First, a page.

000.000 from the National City bank,
depositing 109.800 shares of Boston &
Maine stock as security. He obtained
this stock from the New Haven at
$125 a share and by devious manipu
lation sold if back to the same com
pany for $150, making a profit of $2,
743.000. The point in Mr. Billard's testimony
that interested the comptroller of the
currency is that if Mr. Billard's testi
mony is true, the National City bauk
is guilty of violating section 5.200. of
the national bauk law, -which pro
vides: "The total liabilities to any asso
ciation of any person or of any com
pany, corporation or firnr for money
crrowed. including the liabilities of
the several members thereof, shall no
time exceed one-tenth part of the
amount of capital stock of sV asso
ciations actually paid in and tinim
paired, and one-tenth part of its un
impaired surplus fund: Provided, how
ever, that the total of such liability
shall in no event exceed 30 per centum
of tiie capital stock of the association
But the discount of bills of exchange
drawn in good faith against actual ex
isting values and the discount cf com
mercial or business paper actually
owned by the person negotiating the
same shall not be considered as mon
ey borrowed.
In 100H. the date of the Sll.000.00rt
transaction between John L. Billard
and the National City bank, the cap
ital stock of the National City bank of
New ork was $23,000,000 and its sur
plus $25,000,000. These facts are set
forth in the sworn statement of the
officers of the bank to the controller of
the currency.
Under the law, the bank was llnMted
to loaning any one person $5,000,000.
or 10 per cent of its capital and sur
plus. "
Beyond admitting that he has re
quested the interstate commerce com
mission to turn over the check for 111..
000.000 which figured in the Billard
N'ational City bank transaction. Con
troller of the Currency John Skeltnn
Local police today gave out the 1
formation that William Horton, or
of the cleverest forgers In the country,
has Just completed two days' work In
this city and made a successful get
away with something like $50 of M
line merchants' money. It was at first
thought that local talent was at work
and the police hoped to bring their
chase to a successful culmination, brt
today it became apparent that Horton
was no amateur and that he had e.
capea irom the city with but. small
hope for his capture.
It seems that Horton blew into Mo
line a few days ago supposedly as a
traveling salesman and registered at
a local hotel. He first procured from
local banks a number of blank checks.
Secures Old Checks. '
The success of Horton's work u
due to the fact that he secured. In
some unaccountable manner, an old
check drawn by James Pearson of the
Moline Cement Products compaay
The company stamps all check issued
with the date they are drawn, with
serial number, the name of the com
pany and with an impressed state
ment that the check is not good for
more than a certain sum. In this way
it is made Impossible for anyone to
raise the face value of a check. The
stamping is done with a red inked
The forger used the name of Wil
liam Horton but this Is probably one
of his many aliases, and he made a
stamp exactly similar to that used by
the company. He then forged the
name of James Pearson to the check,
made It out for $16.50, stamped on a
serial number and the date, and con
cluded by stamping in exactly the
same place the company always places
it, the words, "Not Over Twenty Dol
lars Moline Cement Products com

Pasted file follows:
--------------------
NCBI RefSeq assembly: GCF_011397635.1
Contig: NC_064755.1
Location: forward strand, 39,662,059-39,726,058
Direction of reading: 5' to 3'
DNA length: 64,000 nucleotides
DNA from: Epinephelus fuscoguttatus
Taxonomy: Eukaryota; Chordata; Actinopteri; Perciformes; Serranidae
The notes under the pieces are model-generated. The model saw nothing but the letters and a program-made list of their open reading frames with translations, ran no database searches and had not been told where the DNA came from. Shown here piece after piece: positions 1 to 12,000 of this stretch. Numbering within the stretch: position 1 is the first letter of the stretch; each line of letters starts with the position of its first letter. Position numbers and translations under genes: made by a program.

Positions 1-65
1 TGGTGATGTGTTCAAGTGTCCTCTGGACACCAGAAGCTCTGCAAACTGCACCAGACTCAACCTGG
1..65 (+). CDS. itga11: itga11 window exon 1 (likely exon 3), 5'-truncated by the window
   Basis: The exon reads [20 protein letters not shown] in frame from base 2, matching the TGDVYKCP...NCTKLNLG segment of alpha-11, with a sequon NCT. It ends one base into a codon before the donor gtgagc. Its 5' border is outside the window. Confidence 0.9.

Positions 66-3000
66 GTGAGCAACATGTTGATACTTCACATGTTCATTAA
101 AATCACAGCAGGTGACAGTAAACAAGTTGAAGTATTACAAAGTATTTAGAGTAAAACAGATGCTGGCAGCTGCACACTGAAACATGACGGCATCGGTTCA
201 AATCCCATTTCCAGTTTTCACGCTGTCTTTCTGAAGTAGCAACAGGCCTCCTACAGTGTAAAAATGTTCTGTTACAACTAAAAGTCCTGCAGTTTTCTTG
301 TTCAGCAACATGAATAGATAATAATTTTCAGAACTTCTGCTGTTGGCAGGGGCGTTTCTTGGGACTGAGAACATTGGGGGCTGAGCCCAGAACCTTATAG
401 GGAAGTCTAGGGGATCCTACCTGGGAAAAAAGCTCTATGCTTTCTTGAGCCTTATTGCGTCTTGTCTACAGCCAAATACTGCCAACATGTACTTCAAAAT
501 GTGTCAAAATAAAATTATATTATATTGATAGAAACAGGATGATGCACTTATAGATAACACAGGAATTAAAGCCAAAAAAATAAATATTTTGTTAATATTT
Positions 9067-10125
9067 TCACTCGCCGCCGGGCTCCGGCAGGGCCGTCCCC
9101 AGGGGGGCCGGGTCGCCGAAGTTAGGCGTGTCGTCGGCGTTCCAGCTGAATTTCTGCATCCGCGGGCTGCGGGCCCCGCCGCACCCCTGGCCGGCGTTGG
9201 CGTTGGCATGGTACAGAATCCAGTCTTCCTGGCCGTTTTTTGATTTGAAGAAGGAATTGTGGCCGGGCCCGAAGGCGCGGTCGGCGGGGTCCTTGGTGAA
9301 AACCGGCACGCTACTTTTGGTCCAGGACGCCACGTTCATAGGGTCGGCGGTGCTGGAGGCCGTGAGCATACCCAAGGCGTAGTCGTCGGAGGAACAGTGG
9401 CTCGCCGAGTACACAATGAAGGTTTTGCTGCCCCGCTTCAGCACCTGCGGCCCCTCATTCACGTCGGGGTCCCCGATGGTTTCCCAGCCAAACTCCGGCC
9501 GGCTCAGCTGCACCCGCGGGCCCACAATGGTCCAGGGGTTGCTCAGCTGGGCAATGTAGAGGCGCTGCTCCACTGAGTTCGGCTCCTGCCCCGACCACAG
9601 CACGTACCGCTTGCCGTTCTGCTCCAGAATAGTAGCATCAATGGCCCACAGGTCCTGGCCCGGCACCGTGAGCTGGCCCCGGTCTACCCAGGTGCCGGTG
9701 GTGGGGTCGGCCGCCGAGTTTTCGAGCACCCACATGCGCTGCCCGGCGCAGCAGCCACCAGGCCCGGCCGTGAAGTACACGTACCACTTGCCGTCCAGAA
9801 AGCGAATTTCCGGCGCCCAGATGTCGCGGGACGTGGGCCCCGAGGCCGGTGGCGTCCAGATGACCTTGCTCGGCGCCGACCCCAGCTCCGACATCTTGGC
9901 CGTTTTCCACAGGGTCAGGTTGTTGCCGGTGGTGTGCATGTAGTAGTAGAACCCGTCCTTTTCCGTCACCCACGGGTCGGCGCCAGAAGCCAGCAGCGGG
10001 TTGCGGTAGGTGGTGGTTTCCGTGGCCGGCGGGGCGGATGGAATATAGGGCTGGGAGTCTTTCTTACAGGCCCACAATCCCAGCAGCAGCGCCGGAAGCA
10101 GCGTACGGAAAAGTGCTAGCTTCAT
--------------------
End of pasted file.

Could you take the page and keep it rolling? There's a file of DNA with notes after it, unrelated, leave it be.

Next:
pany." The stamp was an exact and
perfect imitation of that used by the
company, and Horton drew out a num
ber of checks for a similar amount and
in a similar manner.
Easily Cashed Here.
The forger had no trouble in cash
ing the checks here, almost all of the
merchants in the city being familiar
with Captain Pearson's signature.
They were accepted without quest'.oa
and the money turned over to Horton.
He cashed each one in a different
When the checks were taken to the
bank, however, it was there discovered
that there was a slight flaw in the
signature, inasmuch as Captain Pear-
son writes his letters closer together
than was the case with the forged
rame. The captain was immediately
notified and the clever forgery thus
When the police came to lo: for
Horton, however, he had left the city Z r
a nd no trace of him has yet been
the country and at one time is said to
have been very influential at Washington.
Mexican Red Cross nurses are on the job in Vera Cruz. This picture
was taken during the attack by American forces on the city. It shows the
of a home which had been struck by one of the five-inch shells Williams will nnt hi,... ,. m..
- uea i-roBB nurse is seen aiuing tne r rne National nit i. .
occupant of the house, who had fainted when the shell pierced her home, J richest a-d most powerful banks In
The Epworth league of the Swedish
Methodist church held its annual meet
ing last night hi the ihurch parlors,
and the following officers were elect
ed: President Carl Erickson.
First vice president Oscar Ander
son. Second vice president Matel Blom
berg. Third vice president Jennie Carl
Fourth vice president Harold Nel
son. Secretary Anna Lofgren.
Treasurer Esther Nyqulst.
Correspondent Anna Ixfgren.
Organist .Mildred Nelson.
Librarians Victor Erickson sad
Andrew Cederlund.
It is Drobable that Moline will be
selected by the Knights of Columbu
for the Illinois state convention
1915, according to word received from
Quincy, 111., where Henry T. Moss am
Robert W. Rank, delegates from th
local lodge, are now attending the i"
state meeting. In the event or io
city being selected for this conreu
tlon assistance would be rendered bt
the Rock Island lodee. The Iowa stat'
convention might be held in Davenport
at the same time.
Sessions in Oulncv were held yo
ttrday and will continue through te
day. some 300 delegates being in '
U-nc'ance. The national convention
will be held in St. Paul next August
Opium Conference la Called. -
The Haeue. Netherlands. May 13. A
third international conference on
opium question has been called her
for June 15.